Alemtuzumab is available outside trials.

    A lot of clinicians have been using this drug off license, for many years, and across the world. I am aware of off-license use on several continents.

    The phase 3 clinical trials are important for safety; we already know the drug is very effective. It is all about benefits and risks; a lot of MSers and their neurologists have decided the benefits outweigh the risks without waiting for the FDA and EMA to rule.

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  4. Re: "Does this mean that these are the only two treatments that were shown to be better than placebo across the three outcome measures?"

    No the relative reduction to placebo was better than that which occurs with IFNbeta-1b.

    In other words:

    IFNbeta-1b (Betaferon/Betaseron)= IFNbeta-1a (Rebif & Avonex) = glatiramer acetate (Copaxone)

    Nalatizumab > IFNbeta-1b (Betaferon/Betaseron)

    Fingolimod > IFNbeta-1b (Betaferon/Betaseron

    Alemtuzumab relative to IFNbeta-1a (Rebif) > IFNbeta-1b (Betaferon/Betaseron)

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  5. For MSers who have to pay for their own treatment (in developing countries) it might be a good idea to take Alemtuzumab now. After FDA approval it will be too expensive. At the moment it's probably cheaper than other DMDs.

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  6. Re: "For MSers who have to pay for their own treatment (in developing countries) it might be a good idea to take Alemtuzumab now. After FDA approval it will be too expensive. At the moment it's probably cheaper than other DMDs."

    I would not advise this. The reasons for doing clinical trials is equipoise; is the drug safe enough and whom should we use the drug. Until all the data from the trials is in the public domain and/or the regulatory authorities have made a judgement it is difficult to assess this. In addition the MSers who have been treated with alemtuzumab need to be monitored very carefully. Any deaths outside of clinical trials may make the regulatory authorities worried that if the drug is licensed it won't be used properly with adequate monitoring outside of clinical trials. It also puts your neurologist in an awkward situation; they have to be able to justify their decision of using a drug off-license if something goes wrong. With licensed therapies available this is difficult. An MSer dying from complications due to alemtuzumab therapy is potentially a medico-legal nightmare.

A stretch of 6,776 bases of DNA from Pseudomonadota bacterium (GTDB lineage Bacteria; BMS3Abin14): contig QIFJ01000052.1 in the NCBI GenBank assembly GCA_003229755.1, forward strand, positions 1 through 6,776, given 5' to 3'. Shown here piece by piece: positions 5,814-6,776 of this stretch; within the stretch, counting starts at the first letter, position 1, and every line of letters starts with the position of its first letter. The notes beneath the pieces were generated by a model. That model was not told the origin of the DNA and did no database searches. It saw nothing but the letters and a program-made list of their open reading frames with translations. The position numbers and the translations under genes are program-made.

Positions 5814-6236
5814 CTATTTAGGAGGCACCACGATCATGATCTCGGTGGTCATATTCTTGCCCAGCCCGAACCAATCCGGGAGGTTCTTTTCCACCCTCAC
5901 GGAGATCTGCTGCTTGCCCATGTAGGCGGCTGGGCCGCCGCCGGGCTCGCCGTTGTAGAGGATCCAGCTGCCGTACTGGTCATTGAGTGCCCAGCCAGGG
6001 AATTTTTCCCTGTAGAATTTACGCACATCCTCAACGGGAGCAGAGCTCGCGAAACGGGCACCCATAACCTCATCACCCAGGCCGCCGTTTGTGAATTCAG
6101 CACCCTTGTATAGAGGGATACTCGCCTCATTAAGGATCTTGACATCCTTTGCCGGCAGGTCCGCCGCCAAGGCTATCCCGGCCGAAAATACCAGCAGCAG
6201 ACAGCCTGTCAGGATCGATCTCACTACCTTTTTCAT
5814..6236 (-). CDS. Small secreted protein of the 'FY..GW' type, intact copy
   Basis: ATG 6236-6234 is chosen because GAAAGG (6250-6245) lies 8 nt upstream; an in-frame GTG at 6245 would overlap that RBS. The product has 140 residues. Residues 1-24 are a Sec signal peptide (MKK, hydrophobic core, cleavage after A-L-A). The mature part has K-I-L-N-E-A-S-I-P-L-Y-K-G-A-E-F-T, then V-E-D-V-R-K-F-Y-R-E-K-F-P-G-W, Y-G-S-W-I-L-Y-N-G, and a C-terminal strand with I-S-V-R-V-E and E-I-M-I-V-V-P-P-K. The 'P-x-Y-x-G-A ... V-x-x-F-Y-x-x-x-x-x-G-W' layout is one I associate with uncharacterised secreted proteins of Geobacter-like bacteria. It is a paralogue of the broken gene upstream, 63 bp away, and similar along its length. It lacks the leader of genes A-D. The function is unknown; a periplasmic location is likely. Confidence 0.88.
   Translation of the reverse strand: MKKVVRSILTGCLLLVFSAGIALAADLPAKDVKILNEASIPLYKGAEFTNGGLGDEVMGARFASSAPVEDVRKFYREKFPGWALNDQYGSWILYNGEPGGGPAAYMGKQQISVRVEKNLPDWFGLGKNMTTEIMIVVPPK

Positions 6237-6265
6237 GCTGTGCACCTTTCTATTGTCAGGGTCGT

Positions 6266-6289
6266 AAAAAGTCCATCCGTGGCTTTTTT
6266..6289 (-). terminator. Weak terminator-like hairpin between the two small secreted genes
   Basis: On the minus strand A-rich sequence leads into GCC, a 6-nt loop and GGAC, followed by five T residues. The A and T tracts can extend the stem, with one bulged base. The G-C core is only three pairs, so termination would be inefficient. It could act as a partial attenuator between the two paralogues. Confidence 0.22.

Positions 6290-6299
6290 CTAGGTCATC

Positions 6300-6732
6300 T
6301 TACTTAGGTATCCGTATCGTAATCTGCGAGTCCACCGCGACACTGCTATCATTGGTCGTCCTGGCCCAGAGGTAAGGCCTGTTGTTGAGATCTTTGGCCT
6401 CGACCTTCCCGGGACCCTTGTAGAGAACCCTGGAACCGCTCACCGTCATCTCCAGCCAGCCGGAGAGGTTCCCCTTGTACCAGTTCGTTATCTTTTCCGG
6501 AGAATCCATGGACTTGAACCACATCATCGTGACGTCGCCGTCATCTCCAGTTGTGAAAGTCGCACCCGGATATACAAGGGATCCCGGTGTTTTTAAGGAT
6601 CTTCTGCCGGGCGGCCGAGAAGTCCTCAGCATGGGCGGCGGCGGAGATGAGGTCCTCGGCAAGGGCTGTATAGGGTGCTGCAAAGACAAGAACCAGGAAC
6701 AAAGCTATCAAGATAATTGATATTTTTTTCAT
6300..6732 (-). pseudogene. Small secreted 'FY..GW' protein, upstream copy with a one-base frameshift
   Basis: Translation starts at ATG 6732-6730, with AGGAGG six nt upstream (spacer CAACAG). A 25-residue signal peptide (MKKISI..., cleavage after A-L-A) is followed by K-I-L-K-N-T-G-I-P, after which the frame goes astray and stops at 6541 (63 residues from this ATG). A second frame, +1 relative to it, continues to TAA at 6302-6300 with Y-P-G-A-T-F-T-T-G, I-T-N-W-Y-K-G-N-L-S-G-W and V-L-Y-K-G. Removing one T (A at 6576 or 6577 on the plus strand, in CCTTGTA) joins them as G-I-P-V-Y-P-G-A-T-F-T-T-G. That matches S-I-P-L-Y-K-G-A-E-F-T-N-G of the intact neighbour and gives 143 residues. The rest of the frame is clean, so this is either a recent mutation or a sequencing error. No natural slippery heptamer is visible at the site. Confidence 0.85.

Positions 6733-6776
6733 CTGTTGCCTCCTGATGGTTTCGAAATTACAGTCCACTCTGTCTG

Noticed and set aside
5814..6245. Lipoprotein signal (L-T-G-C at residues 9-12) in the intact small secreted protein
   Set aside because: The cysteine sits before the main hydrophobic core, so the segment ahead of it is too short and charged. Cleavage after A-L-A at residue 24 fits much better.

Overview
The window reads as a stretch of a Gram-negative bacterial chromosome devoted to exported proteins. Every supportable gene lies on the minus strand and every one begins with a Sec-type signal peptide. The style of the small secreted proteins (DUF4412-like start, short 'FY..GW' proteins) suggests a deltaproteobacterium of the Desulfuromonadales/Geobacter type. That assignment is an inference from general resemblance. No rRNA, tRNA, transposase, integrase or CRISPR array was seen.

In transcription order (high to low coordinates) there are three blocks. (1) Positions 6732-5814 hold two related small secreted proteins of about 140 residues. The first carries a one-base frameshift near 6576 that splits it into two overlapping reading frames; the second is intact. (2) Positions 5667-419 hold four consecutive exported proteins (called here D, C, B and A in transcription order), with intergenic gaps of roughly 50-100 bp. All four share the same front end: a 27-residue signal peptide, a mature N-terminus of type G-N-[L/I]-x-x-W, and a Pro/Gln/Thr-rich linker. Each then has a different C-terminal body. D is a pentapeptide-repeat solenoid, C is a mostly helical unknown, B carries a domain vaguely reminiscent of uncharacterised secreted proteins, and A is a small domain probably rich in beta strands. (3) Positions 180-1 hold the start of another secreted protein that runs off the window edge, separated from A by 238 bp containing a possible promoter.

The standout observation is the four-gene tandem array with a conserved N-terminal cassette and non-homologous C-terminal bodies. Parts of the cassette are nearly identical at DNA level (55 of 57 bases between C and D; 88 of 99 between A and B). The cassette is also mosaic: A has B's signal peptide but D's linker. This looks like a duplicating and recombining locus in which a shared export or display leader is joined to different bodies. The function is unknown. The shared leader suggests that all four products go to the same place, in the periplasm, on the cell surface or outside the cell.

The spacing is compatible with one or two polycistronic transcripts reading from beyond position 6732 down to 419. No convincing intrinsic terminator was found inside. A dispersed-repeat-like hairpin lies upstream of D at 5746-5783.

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  7. Re: "I thought the trend was starting to move away from 'autoimmune' to viral causation in MS."

    The answer to this question depends on who you ask. The majority of KOLs (key opinion leaders) still back the autoimmune hypothesis. Me personally am a viral man; the reason for this is ours and others work on EBV and MS. However, if you ask me how EBV causes MS I don't have a clue. But I plan to spend the rest of my productive research career trying to find out. I hope the funders of medical research allow me to follow this path.

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  8. Prof G, thanks for the clarification. I do not know any one being prescribed Alemtuzimab, in Australia ( not that I know every MS er, all 20,000 of us - but you may know a neurologist who does). I am certainly aware of it in current clinical trial in my own State. Alemtuzimab was only added to prescribing list here in 2006, and then for CCL, as far as I understand it the Cambridge studies into it's application to MS were commenced circa 2008. Maybe UK neurologists are more proactive? Is it the 'last case' option?

    On a another issue, I had a consult some months ago with one of the two MS researcher/specialists in this State to see if I was eligible for Tysabri - however because my MRI's continue to show no further progression over an eight year period - I was not be given a script for it - I did not actually want it - was just testing the waters and seeking an opinion from an MS expert. Although I would prefer to not to personalise the question - the point I wish to make is a bit about 'gatekeeping' and the differences in prescribing between neurologists around countries. If I was keen to get Tysabri I would be forced to 'doctor shop'. Something, I have issues with. I read this meta analysis and am wondering whether I should revisit the issue. In the end, I want it to be my choice what treatment I am prepared to take risks with - but where there is gatekeeping this is not possible. Your thoughts on neurological gatekeeping? Proactivity in the prescribing process?